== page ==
Nunnery Gallery
Saturday, June 18, 2016
Sunday, August 28, 2016
181 Bow Road, London E3 2SJ
Nunnery Gallery

The exhibition is the only show in the Nunnery Gallery’s programme to showcase exclusively Bow Arts artists, celebrating the innovation and creativity of the artists and makers working in the charity’s creative workspaces.

This year’s exhibition is no exception, selected by painter Anj Smith (Hauser & Wirth) who the NY Times describe as seeming “to have something small and vividly weird for every occasion”. The loaded eccentricities of this year’s selection unfold much like the details in Smith’s quiet but powerful paintings – with media ranging from paint, collage and drawing to photography, interactive sculpture and performance.

Arresting visually, the works are also potent in meaning; Mette Sterre dresses her mother in the scales of the snake that tempted Eve as a feminist statement, digging at the Biblical narrative that shames women’s body, while Emily Whitebread asks What is England in audio, searching with weighted words.

Nitin Amin’s Selfhood Series looks to his family history in seeking to re-perform and observe childhood memories from his hometown Mwanza in Tanzania, while Michael Achtman’s photographic work visualises a blind woman’s search for her family in the Western Isles of Scotland. Suiker Piet (Victoria Burgher) – delicate ceramic sugar shakers decorated with the open-mouthed faces of those enslaved in the sugar trade – references the Netherlands’ use of slaves to produce sugar in colonial times and its ongoing legacy in the controversial tradition of Black Pete.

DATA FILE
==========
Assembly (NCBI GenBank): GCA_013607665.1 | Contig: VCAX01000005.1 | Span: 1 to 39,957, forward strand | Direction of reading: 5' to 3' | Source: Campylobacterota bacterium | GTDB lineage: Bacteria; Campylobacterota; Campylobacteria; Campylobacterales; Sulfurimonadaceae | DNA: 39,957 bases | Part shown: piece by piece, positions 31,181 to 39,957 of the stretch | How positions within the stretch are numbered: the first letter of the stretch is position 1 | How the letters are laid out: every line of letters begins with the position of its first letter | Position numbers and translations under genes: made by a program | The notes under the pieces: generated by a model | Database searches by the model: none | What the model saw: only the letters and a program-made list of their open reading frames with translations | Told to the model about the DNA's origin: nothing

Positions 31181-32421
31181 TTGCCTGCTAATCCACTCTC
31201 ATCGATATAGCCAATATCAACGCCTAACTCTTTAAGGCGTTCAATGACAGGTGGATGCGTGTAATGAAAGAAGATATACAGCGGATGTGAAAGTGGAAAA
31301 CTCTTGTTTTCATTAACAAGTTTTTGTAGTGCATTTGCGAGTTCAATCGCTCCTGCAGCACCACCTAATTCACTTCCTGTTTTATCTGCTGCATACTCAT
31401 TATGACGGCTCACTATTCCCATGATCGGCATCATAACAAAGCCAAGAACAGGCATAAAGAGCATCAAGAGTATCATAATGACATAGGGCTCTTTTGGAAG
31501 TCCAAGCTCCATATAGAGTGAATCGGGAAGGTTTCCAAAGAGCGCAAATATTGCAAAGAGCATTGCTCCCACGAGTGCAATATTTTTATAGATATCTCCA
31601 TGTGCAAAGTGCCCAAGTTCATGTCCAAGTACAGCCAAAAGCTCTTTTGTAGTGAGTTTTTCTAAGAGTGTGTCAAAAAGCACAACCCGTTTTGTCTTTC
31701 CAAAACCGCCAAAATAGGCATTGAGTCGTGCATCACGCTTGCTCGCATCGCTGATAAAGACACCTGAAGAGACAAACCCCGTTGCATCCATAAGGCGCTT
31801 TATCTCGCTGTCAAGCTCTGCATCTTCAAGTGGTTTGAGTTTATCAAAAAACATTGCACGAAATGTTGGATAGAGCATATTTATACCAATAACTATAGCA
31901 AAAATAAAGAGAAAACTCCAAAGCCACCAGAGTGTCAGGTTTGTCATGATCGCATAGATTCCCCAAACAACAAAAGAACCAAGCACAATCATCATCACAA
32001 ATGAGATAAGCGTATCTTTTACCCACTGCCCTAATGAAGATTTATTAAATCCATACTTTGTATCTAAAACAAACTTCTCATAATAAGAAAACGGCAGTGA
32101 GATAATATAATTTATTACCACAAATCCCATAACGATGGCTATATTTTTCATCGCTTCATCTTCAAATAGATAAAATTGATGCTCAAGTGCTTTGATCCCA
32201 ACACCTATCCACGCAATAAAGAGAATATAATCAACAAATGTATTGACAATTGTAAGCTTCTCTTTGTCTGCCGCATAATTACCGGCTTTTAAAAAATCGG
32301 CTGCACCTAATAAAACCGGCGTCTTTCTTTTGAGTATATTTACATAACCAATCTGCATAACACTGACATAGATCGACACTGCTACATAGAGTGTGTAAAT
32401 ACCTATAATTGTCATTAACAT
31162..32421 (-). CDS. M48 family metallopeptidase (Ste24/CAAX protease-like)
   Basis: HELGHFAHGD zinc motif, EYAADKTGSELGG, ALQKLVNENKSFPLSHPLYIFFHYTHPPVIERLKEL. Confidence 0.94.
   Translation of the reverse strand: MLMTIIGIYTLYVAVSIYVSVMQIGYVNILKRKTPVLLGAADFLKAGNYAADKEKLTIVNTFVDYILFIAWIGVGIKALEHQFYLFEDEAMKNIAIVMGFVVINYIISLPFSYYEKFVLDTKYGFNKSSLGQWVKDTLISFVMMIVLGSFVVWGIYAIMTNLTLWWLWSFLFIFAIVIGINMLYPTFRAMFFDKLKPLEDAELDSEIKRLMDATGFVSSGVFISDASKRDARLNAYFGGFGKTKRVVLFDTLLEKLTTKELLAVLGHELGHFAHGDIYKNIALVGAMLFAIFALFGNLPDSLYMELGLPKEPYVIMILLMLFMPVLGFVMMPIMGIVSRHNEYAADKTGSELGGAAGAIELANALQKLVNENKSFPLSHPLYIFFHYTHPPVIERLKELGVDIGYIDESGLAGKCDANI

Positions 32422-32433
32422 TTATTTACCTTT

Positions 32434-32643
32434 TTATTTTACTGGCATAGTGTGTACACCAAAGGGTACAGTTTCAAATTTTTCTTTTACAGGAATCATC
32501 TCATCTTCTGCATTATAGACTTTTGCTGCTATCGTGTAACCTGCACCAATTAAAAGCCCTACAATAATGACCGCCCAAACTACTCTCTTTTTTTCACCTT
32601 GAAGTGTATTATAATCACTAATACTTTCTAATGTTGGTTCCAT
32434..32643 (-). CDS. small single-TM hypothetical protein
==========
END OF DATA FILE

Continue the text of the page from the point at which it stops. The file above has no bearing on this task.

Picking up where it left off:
Sexuality and gender are also probing subjects in this year’s Bow Open. Thick and expressive paint quietly presents female eroticism in Anna Ilsley’s Call me, Call me Any, Anytime, while Ryan Hodge’s Ladies and Gentlemen takes us through an investigative comic strip of gender identity: pencil drawn self-portraits illuminated with screams of bright pink hair and make-up. Faces swell and bristle with brush-strokes in Jaime Valtierra’s Not Always but Anytime which, in his own words, “looks to explore sexuality against a background of polarising emotions such as failure, empowerment, repression, sublimation or abjection”.

Inviting a guest curator to make the exhibition selection builds a unique and different view point each year; previous curators include Mark Wallinger and Bob and Roberta Smith with Skye Sherwin.

Of her involvement, Anj Smith said:
“I’m delighted to assist Bow Arts with curating the 2016 Bow Open. It’s impossible to overstate the importance of the organisation in supporting artists at such a sensitive point in developing their work”.

The exhibition will be accompanied by an events programme that includes an evening of performances in Bow Arts’ courtyard for July’s First Thursday; a talk from Nye Thompson, recently featured in The Guardian for Backdoored, her archive of unsecured webcam images; and the inaugural performance of Desire Caught by the Tail, a rarely produced play by Pablo Picasso, directed by Cradeaux Alexander, LUXE.

Exhibiting artists: Michael Achtman; Nitin Amin; Marta Bakst; Victoria Burgher; Lizzie Cannon; Jessica Jane Charleston; Matt Gee; Michael Gurhy; Rachel Haines; Denise Hickey; Ryan Hodge; Anna Ilsley; Matthew Krishanu; Felicity McCabe; Lauren Mele; Laura Napier; Ellie Nicholls; Marcus Orlandi; Mette Sterre; Rhys Thomas; Emily Tracy; Jaime Valtierra; Emily Whitebread; Emily Wolfe